To avoid a collision, it is important to reduce speed in the spring and fall during the evening, night, and early morning hours.

To avoid a collision, it is important to reduce speed in the spring and fall during the evening, night, and early morning hours.

To avoid a collision, it is important to reduce speed in the spring and fall during the evening, night, and early morning hours. Be especially careful where irrigated alfalfa fields line the highways. Whitetail deer breed like rabbits on the rich food. Driving these corridors can be a bit like running the proverbial gauntlet. The odds of colliding with a deer is substantially higher in these few key locations than elsewhere in the state. Drivers who blow by at seventy miles an hour without full light are courting disaster. In addition to the unfortunate death of the animal, the damage to a vehicle can run into the hundreds or thousands of dollars, and passengers are often injured and sometimes killed. Nationwide, about two hundred people die in collisions with deer every year. By that measure, these docile creatures are the most dangerous wild animals in North America!
Montana’s new roadkill law makes the best of a bad situation. It is good news for Montanans. Any family of limited means can now put healthy, organic free range food on the table and thereby save money and improve their financial situation. Moreover, they don’t need to buy a gun or a tag or wait until hunting season to feed the family. Anyone who is thrifty like me will no doubt butcher their own, but other people will haul roadkill game to the butcher shop, providing additional four-season employment.
Montana’s roadkill law applies only to roadkill deer, antelope, elk, or moose. Salvaging other roadkill game, such as pheasants, grouse, geese, mountain lions or bears, still isn’t legal. (However, no permit is required for nongame roadkill, such as rabbits or coyotes.) The law was supposed to take effect October 1st, but wrangling over the rules and procedures delayed implementation of the law until November 26th, 2013. The final rules are very user friendly to anyone interested in salvaging game.

In addition to the unfortunate death of the animal, the damage to a vehicle can run into the hundreds or thousands of dollars, and passengers are often injured and sometimes killed.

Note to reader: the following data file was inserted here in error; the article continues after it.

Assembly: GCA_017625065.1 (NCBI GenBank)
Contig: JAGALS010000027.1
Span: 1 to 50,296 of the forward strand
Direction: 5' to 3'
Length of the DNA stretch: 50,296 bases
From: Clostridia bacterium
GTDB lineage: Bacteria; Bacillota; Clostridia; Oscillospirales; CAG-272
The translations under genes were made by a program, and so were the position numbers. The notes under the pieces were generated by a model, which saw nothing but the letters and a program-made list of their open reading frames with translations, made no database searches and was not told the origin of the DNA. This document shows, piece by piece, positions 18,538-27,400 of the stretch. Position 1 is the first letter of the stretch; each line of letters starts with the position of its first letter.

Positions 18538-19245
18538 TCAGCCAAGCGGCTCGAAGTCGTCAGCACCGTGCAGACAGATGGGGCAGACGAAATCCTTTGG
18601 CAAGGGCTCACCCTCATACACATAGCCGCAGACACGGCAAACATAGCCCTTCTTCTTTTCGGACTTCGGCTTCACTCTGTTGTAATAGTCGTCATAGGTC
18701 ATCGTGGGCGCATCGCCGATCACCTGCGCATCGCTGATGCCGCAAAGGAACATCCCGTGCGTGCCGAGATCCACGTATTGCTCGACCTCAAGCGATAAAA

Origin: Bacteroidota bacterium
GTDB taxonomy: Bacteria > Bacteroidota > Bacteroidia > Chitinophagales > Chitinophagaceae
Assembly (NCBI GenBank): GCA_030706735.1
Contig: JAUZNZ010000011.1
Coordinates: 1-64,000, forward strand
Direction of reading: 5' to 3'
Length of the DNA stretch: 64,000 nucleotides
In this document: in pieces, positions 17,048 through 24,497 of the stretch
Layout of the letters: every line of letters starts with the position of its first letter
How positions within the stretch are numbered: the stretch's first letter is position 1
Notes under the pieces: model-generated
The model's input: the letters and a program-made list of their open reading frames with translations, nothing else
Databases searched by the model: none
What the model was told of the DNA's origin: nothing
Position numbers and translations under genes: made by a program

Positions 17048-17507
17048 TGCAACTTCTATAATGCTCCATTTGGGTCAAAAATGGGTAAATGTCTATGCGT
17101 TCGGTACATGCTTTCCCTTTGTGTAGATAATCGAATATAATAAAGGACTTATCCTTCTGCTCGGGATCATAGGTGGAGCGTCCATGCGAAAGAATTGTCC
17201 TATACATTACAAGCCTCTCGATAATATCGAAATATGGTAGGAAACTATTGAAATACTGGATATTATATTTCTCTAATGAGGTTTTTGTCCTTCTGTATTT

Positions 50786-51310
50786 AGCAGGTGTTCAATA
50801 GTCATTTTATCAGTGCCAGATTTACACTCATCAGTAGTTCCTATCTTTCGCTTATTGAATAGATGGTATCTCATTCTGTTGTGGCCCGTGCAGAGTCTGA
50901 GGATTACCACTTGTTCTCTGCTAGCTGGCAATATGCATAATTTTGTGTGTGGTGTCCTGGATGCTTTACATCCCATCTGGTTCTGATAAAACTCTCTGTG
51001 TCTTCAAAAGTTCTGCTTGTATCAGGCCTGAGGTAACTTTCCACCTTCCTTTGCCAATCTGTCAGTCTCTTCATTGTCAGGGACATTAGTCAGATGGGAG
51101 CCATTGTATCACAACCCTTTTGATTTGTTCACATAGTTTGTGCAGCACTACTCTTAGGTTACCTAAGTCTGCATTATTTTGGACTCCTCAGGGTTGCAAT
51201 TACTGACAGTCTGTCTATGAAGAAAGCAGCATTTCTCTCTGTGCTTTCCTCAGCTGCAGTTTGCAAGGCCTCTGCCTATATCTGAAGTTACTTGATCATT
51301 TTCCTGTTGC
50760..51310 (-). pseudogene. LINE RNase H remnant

In addition to the unfortunate death of the animal, the damage to a vehicle can run into the hundreds or thousands of dollars, and passengers are often injured and sometimes killed.

A “Vehicle-Killed Wildlife Salvage Permit” is required for each animal taken, but the permit is presently free. A law enforcement officer can issue the free permit if they happen to be at the scene of the collision. Otherwise, individuals are required to apply for a permit online within twenty-four hours after picking up an animal. The permits serve as a tracking system for wildlife officials to watch for signs of misuse of the program. Law enforcement officers may occasionally require inspection of the animal, parts, and meat and/or they may ask to see where the animal was picked up along the road. It is a sensible check-and-balance system to help reduce abuse of the program by poachers who might shoot game and try to claim it as roadkill.
Salvaged game must be entirely removed from the roadway by the permittee. It is okay to field dress the animal on site, but the entrails and all other parts of the carcass must be removed to avoid attracting scavengers and predators to the roadside. The meat must be used for human consumption and may not be used as bait for hunting predators. And despite anecdotes to the contrary, the Montana Food Bank Network officially does not accept donations of road-killed game.
      One aspect of the rules I question is that citizens are not supposed to kill animals wounded in collisions. The individual is expected to call a law enforcement officer to the scene to finish the job. However, the more humane thing to do is to put the animal out of its misery right away. A blunt instrument to the head, such as a crowbar or tire iron, is highly effective. Death is instantaneous and humane, and it is the moral thing to do. Aside from that issue, I wholly support the new roadkill law, and I am glad to have competition for the resource from other Montanans. I would rather come home empty-handed, knowing that the meat went to someone else’s freezer, than see perfectly good meat go to waste on the side of the road. I believe my grandmother would have felt the same way.

Thomas J. Elpel is the founder and director of Green University®, LLC and Outdoor Wilderness Living School (OWLS). He is the author and producer of numerous books and videos. Harvesting and processing roadkill game is detailed in his book Participating in Nature: Wilderness Survival and Primitive Living Skills and expanded upon in his forth-coming book, Foraging the Mountain West: Gourmet Edible Plants, Mushrooms, and Meat.